Shared from the 2017-03-25 Chattanooga eEdition

GAMERE VIEW

‘Mass Effect’ stumbles in trip to new galaxy

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ELECTRONIC ARTS VIA AP

Time for spring break! Why not book a trip to the Andromeda Galaxy?

“Mass Effect: Andromeda” (Electronic Arts, for the PlayStation 4, Xbox One, PC, $59.99) invites you to take part in this grand adventure — but, like the journey it describes, it delivers mixed results. Occasionally it rewards you with the sense of wonder that every science fiction fan craves, but you have to work your way through some genre cliches to get there.

You can play as Sara or Scott Ryder, the offspring of one of the galaxy’s most renowned explorers. Early on, the young, inexperienced Ryder is thrust into the role of Pathfinder, whose job is to find a decent place to live for all these refugees from the Milky Way. Early attempts to establish habitats haven’t gone well, so Ryder needs to figure out what went wrong.

The most glaring issue is the Kett, a race of lizardlike conquerors bent on destroying every other sentient species in the galaxy. More puzzling are the Remnants, robotic killing machines guarding mysterious monoliths that may hold the secrets to turning Andromeda’s planets into livable worlds.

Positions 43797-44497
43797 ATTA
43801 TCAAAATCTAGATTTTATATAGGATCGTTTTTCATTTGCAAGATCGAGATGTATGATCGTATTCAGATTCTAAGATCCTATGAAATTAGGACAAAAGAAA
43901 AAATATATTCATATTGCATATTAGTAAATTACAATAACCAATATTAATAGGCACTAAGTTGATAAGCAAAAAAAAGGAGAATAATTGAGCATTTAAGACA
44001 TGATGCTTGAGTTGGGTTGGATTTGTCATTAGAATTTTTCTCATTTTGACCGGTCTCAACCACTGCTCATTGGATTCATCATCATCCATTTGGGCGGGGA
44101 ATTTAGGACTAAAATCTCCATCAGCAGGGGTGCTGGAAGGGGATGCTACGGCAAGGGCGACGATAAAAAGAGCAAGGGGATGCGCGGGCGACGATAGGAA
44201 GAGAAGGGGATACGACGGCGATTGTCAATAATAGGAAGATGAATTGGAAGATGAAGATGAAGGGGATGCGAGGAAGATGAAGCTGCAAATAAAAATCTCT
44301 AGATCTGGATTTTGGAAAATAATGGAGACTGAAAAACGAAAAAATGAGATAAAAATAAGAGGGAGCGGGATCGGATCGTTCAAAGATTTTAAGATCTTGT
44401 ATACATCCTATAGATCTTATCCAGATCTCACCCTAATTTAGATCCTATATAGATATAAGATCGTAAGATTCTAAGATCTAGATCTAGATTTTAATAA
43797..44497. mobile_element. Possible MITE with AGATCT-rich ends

Your crew members include a couple of humans and some familiar alien types from the earlier games, and part of the intrigue comes from trying to figure out why they were so eager to flee the Milky Way. You’ll also be joined by one of the locals, a creature called an Angaran that looks kind of like a lion, if you made it stand on two legs and wear clothes.

All your companions have different talents that come in handy in battle, and Ryder can be customized with psychic powers or tech skills that let her, say, fling turrets into enemy camps. The firefights are fast-paced and engaging, though I missed the previous games’ ability to

pause the action and issue commands to your squadmates.

Developer BioWare has a reputation for compelling storytelling, but the story falls flat. The game also is bedeviled by some aggravating technical issues, like creepy facial animations and a clunky menu system. And yet, there are rewards. Some of the side missions recapture Bio-Ware’s storytelling magic, and the scenery — from the dusty wastelands of one

planet to the lush forests of

another — is eye-popping

throughout. It’s a rough

journey, but I’m glad I

took it.

Two-and-a-half stars out of four.

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